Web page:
"I think the taxpayers and the people of Iowa will see that we're actually trying to do something and not just make a political headline," Horbach said.
This bill is unlikely to advance in the Democratic-controlled upper chamber. Senate Majority Leader Mike Gronstal denounced the bill yesterday as a "blatant attack on the middle class," adding that House Study Bill 117 "repeals collective bargaining rights, plain and simple. And that's all it seeks to do."
Republican Governor Terry Branstad is all for the goals of House Study Bill 117, of course:
Branstad said he plans to ask lawmakers to remove health insurance from the list of topics over which the two sides must bargain, and give the governor and Legislature the authority to overturn a decision reached by an arbitrator. Branstad says the state's collective bargaining law was approved in 1974, and that many things, such as the cost of health insurance, have changed since then.
"You know what it cost for health insurance in 1974? It was not anything. Today it's a huge problem," he said. [...]
For the longer term, he said lawmakers should overhaul the state law governing public sector bargaining.
The basic agreement that was struck when lawmakers approved the collective bargaining law was unions gave up the right to strike, and both sides agreed to live with a decision reached by an arbitrator if they came to impasse.
I got a kick out of seeing Branstad congratulate himself for supposedly not going as far as Wisconsin Governor Scott Walker:
Branstad, however, says his proposals do not go as far as Wisconsin's governor has suggested. "This is not Wisconsin," Branstad said. "It's Iowa and I'm proud it's Iowa and we are going to do things that we think make sense to make Iowa more competitive."
Branstad is trying to position himself in the middle, but his anti-labor agenda is very similar to Walker's. In addition, his administration is pushing phony statistics to advance a narrative about overpaid public employees. The truth is that when "education, work experience, annual hours worked, race, sex, disability status, and firm size are accounted for," public sector workers earn less than their private sector counterparts in Iowa.
At his press conference this week, Branstad continued to criticize the new AFSCME contract that includes wage increases of a little less than 3 percent in each of the next two fiscal years.
"This is not right. It's not fair. We just need to get back to a system that's more equitable and more fair," Branstad said this morning. "And you know, if they would agree to forego that and come back and agree to something reasonable - the president's saying a two-year freeze for national employees - if this would be done, we could avoid some of these layoffs."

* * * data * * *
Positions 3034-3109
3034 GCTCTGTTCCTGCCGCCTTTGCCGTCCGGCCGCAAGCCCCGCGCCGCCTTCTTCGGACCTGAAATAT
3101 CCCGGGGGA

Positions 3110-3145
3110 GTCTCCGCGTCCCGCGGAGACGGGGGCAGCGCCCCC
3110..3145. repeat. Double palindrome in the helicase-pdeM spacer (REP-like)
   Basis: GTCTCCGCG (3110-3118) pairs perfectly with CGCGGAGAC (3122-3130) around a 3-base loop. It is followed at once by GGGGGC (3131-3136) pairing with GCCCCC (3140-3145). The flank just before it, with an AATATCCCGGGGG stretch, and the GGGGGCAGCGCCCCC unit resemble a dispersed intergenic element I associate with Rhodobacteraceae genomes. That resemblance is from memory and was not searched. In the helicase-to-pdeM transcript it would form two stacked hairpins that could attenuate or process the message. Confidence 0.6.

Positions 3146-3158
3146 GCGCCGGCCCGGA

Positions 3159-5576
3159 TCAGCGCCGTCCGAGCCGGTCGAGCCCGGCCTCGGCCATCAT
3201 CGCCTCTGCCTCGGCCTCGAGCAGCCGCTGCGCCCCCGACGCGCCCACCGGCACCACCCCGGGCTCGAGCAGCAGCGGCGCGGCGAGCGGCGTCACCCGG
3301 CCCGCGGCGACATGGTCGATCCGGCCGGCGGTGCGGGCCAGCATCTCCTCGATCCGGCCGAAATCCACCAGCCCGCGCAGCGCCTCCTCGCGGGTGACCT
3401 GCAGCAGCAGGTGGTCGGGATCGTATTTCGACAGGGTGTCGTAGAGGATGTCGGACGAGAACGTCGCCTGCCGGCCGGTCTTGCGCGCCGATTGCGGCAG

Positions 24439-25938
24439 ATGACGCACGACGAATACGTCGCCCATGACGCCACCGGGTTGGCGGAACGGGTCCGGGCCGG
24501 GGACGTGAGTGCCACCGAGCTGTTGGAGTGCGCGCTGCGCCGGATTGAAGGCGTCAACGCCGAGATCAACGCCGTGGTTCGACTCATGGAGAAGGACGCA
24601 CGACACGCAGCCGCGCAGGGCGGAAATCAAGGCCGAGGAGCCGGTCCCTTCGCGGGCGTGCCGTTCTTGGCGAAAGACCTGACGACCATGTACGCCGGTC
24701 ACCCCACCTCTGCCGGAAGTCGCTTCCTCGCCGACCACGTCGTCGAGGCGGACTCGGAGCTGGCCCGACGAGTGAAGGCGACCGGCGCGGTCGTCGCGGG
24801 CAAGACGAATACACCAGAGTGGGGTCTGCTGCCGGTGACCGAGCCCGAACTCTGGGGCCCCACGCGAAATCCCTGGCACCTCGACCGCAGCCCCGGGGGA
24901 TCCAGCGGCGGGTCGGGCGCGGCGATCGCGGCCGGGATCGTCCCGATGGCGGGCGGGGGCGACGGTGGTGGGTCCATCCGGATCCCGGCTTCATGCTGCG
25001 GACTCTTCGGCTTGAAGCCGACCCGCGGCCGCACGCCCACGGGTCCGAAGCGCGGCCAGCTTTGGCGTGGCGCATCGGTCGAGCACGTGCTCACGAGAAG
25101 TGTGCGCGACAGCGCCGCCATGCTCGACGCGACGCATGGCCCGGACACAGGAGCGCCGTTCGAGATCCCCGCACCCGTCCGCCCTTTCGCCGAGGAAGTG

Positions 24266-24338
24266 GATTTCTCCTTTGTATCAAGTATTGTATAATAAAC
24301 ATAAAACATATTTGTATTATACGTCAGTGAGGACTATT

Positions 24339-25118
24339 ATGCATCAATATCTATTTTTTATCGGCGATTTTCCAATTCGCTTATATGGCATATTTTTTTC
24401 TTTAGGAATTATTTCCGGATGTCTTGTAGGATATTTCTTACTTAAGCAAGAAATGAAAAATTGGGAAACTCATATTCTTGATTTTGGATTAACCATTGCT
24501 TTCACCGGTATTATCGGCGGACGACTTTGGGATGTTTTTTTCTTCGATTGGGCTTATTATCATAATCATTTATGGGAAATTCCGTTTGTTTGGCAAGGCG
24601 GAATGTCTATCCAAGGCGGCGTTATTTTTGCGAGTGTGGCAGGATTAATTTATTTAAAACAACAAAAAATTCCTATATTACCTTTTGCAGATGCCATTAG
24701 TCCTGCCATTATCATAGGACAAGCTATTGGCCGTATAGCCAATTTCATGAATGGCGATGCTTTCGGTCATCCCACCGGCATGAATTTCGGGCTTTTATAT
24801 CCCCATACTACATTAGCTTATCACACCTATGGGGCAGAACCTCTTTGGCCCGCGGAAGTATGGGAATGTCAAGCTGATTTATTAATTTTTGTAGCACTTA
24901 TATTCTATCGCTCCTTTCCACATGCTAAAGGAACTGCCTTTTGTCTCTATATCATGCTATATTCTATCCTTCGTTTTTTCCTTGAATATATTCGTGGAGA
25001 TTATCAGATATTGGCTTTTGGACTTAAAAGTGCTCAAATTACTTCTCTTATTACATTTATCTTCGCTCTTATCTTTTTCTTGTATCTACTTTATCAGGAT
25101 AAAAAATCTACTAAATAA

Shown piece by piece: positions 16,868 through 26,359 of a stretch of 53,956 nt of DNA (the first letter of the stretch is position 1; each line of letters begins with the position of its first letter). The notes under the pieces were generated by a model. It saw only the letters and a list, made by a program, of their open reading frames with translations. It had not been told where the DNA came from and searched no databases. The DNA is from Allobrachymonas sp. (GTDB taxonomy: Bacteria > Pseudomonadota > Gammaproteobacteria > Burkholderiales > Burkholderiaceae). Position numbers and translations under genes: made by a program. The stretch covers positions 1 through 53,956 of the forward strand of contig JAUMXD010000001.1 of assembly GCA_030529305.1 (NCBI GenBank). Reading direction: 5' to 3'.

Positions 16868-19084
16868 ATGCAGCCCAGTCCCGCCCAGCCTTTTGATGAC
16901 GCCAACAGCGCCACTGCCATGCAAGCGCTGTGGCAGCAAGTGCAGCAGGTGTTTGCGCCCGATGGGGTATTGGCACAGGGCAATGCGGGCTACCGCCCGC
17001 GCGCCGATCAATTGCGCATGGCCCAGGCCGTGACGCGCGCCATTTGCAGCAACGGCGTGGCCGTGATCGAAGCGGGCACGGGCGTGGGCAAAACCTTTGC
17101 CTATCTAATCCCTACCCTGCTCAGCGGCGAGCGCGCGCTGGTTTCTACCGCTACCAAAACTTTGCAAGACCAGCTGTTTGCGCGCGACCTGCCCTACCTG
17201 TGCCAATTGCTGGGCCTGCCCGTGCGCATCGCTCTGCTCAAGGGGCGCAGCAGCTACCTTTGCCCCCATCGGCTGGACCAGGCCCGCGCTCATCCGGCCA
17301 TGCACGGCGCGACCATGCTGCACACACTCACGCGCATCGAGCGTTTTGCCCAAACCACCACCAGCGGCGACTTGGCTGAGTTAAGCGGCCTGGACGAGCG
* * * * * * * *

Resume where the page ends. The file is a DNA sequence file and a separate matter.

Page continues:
Two of Branstad's new agency managers announced plans last week that would lead to state worker layoffs.
Iowa's fiscal condition is solid, and cost of the new AFSCME contract could easily fit with a new state budget if Branstad and fellow Republicans weren't insisting on hundreds of millions of dollars in tax cuts for business (despite our state's already low business taxes). Bleeding Heartland has covered that ground before.
I haven't heard a peep from Branstad about Iowa handing out tens of millions of dollars in tax credits to companies that don't pay any income taxes. He has no problem collecting a $50,000 pension on top of his $130,000 taxpayer-funded salary (despite suggestions last year that he would forgo his pension if elected governor). Yet in Branstad's worldview, a 3 percent raise for middle-income state workers is "not fair."
Speaking of double standards regarding what the state budget can afford, this week the Iowa House Labor Committee approved a bill that reverses last year's efforts to reduce the number of managers in state government.
The bill that lawmakers approved in a 99 to 1 vote last year would push state departments to meet a goal of one supervisor or manager overseeing 15 employees.
Meeting that goal would have cut around 540 positions and saved taxpayers $44.4 million between the next two fiscal years, according to estimates from the nonpartisan Legislative Services Agency and the Iowa Department of Administrative Services.
Currently the ratio - commonly called "span-of-control" - is around one manager to 10 employees.
Manager positions are typically not covered under union contracts. The American Federation of State, County and Municipal Employees have heavily advocated for manager reduction goals, saying it is a key to making government more efficient.
Republicans today said they are pushing to rid the state of the goal because in some areas of the state the goals endanger public safety and push some departments to decide between breaking federal or state law.
Next time Republican legislators claim Iowa can't afford some spending program, journalists should ask why they are against saving $44 million by reducing managerial positions in state government.
Getting back to the collective bargaining dispute: a large labor rally is scheduled for Saturday, February 26 at noon on the west steps of the capitol. It was planned as an event to show solidarity with workers in Wisconsin and other states, but House Study Bill 117 is sure to be a central topic of many speeches tomorrow.
Share any thoughts about labor or state budget issues in this thread.